Event Title

False Memory in Motion: Observing False Memories Using Mouse Tracking Software

Location

Parker-Reed, SSWAC

Start Date

1-5-2014 1:00 PM

End Date

1-5-2014 2:00 PM

Project Type

Poster- Restricted to Campus Access

Description

False memory is defined as remembering an event that did not occur. When a list of words highly related to a general theme (i.e., bed, rest, tired) is presented, participants will often report seeing a critical item (CI; i.e., sleep) on a subsequent memory test, although this CI was not in the list. According to Activation/Monitoring theory, automatic spreading activation during encoding and retrieval increases the familiarity of the CI and source monitoring errors at retrieval result in misattribution of the CIs familiarity. These false memories are robust and resistant to warnings and are often made with high degrees of confidence by participants. In many cases, responses to CIs are indistinguishable from those to list items; however, response latencies can dissociate between true and false memories even when accuracy or confidence cannot. In the present study, we examine the underlying dynamics of false memory using computer software called Mouse Tracker. This software tracks computer mouse movements, which give information on the time course of mental processes through movement dynamics of the hand during cognitive tasks. Response dynamics are sensitive to both confidence and familiarity. It is predicted that correct rejections and false memories for CIs will be slower with increased trajectory curvature compared to rejections or remembrances for control items. Generally, false alarms will show a pull toward NEW and correct rejections will show a pull toward OLD. The results of this study will provide detailed data on the cognitive processes used in the formation of false memories as they occur through time.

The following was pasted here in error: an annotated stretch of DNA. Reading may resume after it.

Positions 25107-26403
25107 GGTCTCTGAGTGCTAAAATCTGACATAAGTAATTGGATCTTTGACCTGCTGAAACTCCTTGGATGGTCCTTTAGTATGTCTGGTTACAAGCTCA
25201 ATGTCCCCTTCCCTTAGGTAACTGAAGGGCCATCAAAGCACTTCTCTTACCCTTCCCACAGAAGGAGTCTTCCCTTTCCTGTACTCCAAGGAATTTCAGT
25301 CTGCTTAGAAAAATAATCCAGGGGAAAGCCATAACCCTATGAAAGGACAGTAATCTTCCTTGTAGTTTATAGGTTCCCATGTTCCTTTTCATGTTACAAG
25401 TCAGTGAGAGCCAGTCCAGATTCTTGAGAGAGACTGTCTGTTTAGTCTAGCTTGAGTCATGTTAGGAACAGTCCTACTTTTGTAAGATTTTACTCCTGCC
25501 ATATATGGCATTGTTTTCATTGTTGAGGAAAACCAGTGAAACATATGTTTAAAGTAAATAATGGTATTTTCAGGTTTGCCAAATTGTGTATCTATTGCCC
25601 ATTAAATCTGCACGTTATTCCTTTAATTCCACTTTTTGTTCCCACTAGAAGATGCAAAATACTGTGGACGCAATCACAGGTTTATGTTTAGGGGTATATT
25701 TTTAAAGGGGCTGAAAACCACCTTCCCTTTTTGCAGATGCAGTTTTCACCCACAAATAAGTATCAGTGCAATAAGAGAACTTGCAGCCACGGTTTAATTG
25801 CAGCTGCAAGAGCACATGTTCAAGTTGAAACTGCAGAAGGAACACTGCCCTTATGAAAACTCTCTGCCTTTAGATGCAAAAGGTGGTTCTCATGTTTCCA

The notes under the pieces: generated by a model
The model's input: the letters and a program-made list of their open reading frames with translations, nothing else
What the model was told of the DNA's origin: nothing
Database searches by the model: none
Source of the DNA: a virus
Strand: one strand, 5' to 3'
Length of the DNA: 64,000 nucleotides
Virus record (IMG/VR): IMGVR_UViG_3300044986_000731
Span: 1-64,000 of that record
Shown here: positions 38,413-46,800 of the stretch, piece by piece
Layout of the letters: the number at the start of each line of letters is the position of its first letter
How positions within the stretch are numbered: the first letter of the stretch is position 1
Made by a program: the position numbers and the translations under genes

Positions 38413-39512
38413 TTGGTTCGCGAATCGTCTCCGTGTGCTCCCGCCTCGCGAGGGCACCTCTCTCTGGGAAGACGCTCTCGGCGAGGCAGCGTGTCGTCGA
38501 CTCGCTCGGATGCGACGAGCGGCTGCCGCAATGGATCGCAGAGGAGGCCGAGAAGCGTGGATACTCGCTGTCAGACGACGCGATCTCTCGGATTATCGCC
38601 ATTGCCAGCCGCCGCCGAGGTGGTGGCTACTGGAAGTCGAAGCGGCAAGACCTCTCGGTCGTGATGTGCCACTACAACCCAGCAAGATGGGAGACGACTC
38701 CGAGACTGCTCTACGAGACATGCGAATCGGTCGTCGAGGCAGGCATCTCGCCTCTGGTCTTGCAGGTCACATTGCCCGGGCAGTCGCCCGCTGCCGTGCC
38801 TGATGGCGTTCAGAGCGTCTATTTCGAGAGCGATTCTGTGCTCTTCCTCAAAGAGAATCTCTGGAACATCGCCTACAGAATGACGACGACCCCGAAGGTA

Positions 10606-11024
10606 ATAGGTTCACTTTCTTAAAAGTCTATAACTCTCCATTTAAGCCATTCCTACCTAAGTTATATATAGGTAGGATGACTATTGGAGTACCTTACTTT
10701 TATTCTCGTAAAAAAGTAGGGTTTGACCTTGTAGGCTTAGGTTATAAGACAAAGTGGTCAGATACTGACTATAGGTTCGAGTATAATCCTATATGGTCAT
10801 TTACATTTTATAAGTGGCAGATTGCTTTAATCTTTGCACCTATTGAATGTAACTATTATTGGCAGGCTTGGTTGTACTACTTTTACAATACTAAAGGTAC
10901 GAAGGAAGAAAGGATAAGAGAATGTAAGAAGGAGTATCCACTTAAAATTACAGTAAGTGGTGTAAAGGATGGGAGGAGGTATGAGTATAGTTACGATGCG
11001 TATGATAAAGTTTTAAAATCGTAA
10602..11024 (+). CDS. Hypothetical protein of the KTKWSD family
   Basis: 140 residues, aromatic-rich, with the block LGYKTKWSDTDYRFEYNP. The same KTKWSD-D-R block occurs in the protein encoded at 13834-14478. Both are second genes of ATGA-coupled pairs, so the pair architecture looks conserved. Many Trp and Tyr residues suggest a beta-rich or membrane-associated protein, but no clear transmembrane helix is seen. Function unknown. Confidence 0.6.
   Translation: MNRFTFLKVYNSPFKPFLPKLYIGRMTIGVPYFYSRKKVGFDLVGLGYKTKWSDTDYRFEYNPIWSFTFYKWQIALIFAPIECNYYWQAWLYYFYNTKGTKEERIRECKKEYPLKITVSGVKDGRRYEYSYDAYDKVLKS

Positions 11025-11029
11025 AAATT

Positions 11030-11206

Sponsoring Department

Colby College. Psychology Dept.

CLAS Field of Study

Social Sciences

Event Website

http://www.colby.edu/clas

ID

119

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May 1st, 1:00 PM May 1st, 2:00 PM

False Memory in Motion: Observing False Memories Using Mouse Tracking Software

Parker-Reed, SSWAC

False memory is defined as remembering an event that did not occur. When a list of words highly related to a general theme (i.e., bed, rest, tired) is presented, participants will often report seeing a critical item (CI; i.e., sleep) on a subsequent memory test, although this CI was not in the list. According to Activation/Monitoring theory, automatic spreading activation during encoding and retrieval increases the familiarity of the CI and source monitoring errors at retrieval result in misattribution of the CIs familiarity. These false memories are robust and resistant to warnings and are often made with high degrees of confidence by participants. In many cases, responses to CIs are indistinguishable from those to list items; however, response latencies can dissociate between true and false memories even when accuracy or confidence cannot. In the present study, we examine the underlying dynamics of false memory using computer software called Mouse Tracker. This software tracks computer mouse movements, which give information on the time course of mental processes through movement dynamics of the hand during cognitive tasks. Response dynamics are sensitive to both confidence and familiarity. It is predicted that correct rejections and false memories for CIs will be slower with increased trajectory curvature compared to rejections or remembrances for control items. Generally, false alarms will show a pull toward NEW and correct rejections will show a pull toward OLD. The results of this study will provide detailed data on the cognitive processes used in the formation of false memories as they occur through time.

http://digitalcommons.colby.edu/clas/2014/program/281